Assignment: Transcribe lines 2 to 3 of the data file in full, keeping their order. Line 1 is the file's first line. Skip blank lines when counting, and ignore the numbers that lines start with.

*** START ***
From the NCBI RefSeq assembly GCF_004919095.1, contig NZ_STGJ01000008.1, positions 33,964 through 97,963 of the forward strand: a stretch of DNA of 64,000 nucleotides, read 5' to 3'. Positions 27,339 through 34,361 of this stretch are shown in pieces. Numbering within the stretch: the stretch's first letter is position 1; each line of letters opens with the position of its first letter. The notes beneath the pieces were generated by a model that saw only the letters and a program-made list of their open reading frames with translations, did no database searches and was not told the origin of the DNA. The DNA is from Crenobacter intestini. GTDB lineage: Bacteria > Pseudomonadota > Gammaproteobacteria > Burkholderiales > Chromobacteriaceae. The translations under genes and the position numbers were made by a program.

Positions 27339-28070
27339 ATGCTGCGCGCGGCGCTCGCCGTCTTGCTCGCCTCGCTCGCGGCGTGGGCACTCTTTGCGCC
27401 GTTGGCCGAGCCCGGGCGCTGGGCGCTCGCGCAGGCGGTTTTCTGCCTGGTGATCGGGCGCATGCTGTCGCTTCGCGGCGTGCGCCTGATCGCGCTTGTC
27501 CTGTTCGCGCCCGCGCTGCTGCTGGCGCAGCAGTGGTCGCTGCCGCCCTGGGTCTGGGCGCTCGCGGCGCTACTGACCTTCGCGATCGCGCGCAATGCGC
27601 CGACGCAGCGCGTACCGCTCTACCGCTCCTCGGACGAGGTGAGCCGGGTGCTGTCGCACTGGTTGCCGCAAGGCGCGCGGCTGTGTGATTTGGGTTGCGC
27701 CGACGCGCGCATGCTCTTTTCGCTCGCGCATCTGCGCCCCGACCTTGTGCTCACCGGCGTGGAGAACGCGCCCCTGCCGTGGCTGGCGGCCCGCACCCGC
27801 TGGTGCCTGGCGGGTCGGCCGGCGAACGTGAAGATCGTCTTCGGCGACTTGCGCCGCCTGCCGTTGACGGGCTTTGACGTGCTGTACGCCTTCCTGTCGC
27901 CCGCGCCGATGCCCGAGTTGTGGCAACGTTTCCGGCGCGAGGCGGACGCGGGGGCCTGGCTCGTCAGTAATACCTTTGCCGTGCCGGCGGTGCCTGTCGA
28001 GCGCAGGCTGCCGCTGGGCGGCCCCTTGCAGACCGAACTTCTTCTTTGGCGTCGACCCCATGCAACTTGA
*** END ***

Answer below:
Positions 27339-28070
27339 ATGCTGCGCGCGGCGCTCGCCGTCTTGCTCGCCTCGCTCGCGGCGTGGGCACTCTTTGCGCC